For the 2020 Web Globalization Report Card, we benchmarked the following 16 automotive websites:
- Land Rover
- Volvo Cars
For the second year in a row, Volvo emerged number one overall. While Volvo still has much work to do with regards to localization, it will hopefully provide a call to action to other automakers to improve their global game.
Volvo continues to expand its language footprint. It now supports 45 languages, having added two European languages over the past. year. Volvo supports a global template across all markets; shown below are the mobile home pages for the US and Japan:
Volvo also does an above-average job of maintaining dedicated local-language social feeds, such as with France, show here:
Volvo has embraced geolocation to greet users with their expected preferred website. So a visitor to the .com domain from Germany would be met with a welcome screen in German.
Unfortunately, once on a local website, the global gateway is located in the footer, making it less user friendly, though the globe icon does help.
Should Volvo improve its global navigation strategy and continue its global expansion efforts, the company is well poised to retain the number one spot in 2021.
Here are notes on two other websites that made changes over the past year…
Tesla increased its linguistic reach to 20 languages, having added support for three European languages over the past year. The company continues to rely on a global template; shown below are home pages for the US and Japan:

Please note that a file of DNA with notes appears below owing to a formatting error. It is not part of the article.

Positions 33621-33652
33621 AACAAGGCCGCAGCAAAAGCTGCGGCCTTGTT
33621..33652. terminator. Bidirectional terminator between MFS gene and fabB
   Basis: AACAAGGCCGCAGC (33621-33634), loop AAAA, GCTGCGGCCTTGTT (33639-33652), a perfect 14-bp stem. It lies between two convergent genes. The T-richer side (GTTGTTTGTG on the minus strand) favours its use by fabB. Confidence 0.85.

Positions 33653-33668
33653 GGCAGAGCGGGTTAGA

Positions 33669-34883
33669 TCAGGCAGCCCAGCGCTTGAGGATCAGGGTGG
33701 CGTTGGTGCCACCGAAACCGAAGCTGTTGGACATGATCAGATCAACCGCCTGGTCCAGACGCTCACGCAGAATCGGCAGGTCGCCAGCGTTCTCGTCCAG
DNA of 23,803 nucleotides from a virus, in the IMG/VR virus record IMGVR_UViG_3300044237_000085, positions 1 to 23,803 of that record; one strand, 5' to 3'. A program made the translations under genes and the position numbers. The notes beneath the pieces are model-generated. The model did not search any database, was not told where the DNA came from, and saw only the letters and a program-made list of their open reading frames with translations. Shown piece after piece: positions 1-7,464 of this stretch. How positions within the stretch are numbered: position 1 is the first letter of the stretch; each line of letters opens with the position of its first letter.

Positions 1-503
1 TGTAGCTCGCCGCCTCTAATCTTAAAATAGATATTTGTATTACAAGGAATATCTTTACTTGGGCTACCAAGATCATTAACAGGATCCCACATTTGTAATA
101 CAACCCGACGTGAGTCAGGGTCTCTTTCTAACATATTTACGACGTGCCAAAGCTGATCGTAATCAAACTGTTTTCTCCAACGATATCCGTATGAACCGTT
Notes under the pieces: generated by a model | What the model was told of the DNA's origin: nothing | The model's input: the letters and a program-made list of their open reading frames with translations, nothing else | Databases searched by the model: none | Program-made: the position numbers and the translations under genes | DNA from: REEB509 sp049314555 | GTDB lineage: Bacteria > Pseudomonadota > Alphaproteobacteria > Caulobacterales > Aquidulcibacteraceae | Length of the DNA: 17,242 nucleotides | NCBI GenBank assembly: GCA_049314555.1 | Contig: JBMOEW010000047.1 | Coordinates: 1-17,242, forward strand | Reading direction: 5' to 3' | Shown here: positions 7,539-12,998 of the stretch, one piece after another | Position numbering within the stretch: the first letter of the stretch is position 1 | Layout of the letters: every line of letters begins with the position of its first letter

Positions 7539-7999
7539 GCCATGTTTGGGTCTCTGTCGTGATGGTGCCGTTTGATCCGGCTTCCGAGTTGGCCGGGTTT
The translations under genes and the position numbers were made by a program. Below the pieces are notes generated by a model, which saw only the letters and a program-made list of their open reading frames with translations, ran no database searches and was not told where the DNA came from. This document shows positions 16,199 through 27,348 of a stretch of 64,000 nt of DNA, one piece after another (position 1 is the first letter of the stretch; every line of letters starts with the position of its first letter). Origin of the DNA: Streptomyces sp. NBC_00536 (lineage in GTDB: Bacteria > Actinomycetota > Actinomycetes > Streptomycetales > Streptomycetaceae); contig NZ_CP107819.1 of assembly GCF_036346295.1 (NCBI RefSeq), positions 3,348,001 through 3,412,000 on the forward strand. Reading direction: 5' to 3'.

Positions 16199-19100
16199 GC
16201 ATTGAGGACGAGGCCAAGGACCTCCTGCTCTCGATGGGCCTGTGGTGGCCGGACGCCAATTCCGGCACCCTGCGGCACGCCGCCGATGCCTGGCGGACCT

Unfortunately, Tesla also took a big step backwards by removing its global gateway from the home page and burying it within the menu.
Over the past year, VW debuted a new, streamlined logo and new web design, which has so far been rolled out to only a small number of markets, such as France and China, shown here:
Unfortunately, the new design is completely devoid of any visual global gateway. VW does use geolocation, so a visitor from Japan will be automatically directed to the Japan home page. However, should someone wish to change markets, this will be largely impossible.
While it’s early days still with the new VW design, it is imperative that a more user- friendly global gateway strategy be adopted before too many additional country sites are launched.
Additional highlights from the report:
- The automotive sector has long been a leader in languages. As a group, they average more than 40 languages, well above average.
- One company became the first automaker to surpass 50 languages.
- Four of the 16 companies added languages over the past year.
- The majority of websites do an exceptional job of supporting country codes.
- Half of the websites use geolocation to improve global navigation.The automotive industry, despite doing such a good job building global products, has struggled to support global consistency across its many locales. And this results in more costly and time-consuming maintenance of the different websites.
We devote more than 40 pages to automotive website profiles. If you have any questions about the report, please feel free to contact me.
To learn more check out the 2020 Web Globalization Report Card and 2020 Web Globalization Best Practices & Emerging Trends.